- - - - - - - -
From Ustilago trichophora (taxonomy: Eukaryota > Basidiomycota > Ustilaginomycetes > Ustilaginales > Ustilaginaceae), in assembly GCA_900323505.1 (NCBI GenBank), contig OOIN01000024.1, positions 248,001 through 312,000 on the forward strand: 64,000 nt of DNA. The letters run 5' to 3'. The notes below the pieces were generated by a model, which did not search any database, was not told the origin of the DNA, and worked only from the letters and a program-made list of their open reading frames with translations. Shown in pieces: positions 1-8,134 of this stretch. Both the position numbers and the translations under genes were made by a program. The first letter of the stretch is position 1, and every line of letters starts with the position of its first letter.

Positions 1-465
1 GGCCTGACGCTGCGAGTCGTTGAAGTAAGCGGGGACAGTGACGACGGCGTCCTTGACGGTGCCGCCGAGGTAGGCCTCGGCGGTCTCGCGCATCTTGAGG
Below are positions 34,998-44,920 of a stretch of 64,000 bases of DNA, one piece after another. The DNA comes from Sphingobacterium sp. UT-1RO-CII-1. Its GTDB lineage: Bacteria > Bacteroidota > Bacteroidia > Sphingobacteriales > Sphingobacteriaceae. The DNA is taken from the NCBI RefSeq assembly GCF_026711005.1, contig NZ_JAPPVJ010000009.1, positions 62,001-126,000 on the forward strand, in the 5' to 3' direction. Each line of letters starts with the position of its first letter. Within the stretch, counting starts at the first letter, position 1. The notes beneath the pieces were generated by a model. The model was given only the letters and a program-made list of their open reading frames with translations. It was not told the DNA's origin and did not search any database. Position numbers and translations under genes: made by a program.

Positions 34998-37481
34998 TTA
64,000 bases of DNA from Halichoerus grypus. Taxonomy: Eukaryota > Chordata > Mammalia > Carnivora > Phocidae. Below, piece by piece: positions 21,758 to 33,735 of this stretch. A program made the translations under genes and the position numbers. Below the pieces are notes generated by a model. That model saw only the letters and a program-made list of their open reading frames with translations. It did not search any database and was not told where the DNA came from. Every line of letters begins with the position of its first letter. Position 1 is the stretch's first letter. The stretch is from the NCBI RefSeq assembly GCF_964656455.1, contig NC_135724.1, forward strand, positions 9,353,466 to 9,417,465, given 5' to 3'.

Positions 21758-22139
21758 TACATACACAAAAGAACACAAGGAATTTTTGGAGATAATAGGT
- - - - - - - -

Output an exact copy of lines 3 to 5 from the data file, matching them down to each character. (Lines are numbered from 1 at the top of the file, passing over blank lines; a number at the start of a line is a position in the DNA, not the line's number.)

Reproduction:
1 GGCCTGACGCTGCGAGTCGTTGAAGTAAGCGGGGACAGTGACGACGGCGTCCTTGACGGTGCCGCCGAGGTAGGCCTCGGCGGTCTCGCGCATCTTGAGG
Below are positions 34,998-44,920 of a stretch of 64,000 bases of DNA, one piece after another. The DNA comes from Sphingobacterium sp. UT-1RO-CII-1. Its GTDB lineage: Bacteria > Bacteroidota > Bacteroidia > Sphingobacteriales > Sphingobacteriaceae. The DNA is taken from the NCBI RefSeq assembly GCF_026711005.1, contig NZ_JAPPVJ010000009.1, positions 62,001-126,000 on the forward strand, in the 5' to 3' direction. Each line of letters starts with the position of its first letter. Within the stretch, counting starts at the first letter, position 1. The notes beneath the pieces were generated by a model. The model was given only the letters and a program-made list of their open reading frames with translations. It was not told the DNA's origin and did not search any database. Position numbers and translations under genes: made by a program.

Positions 34998-37481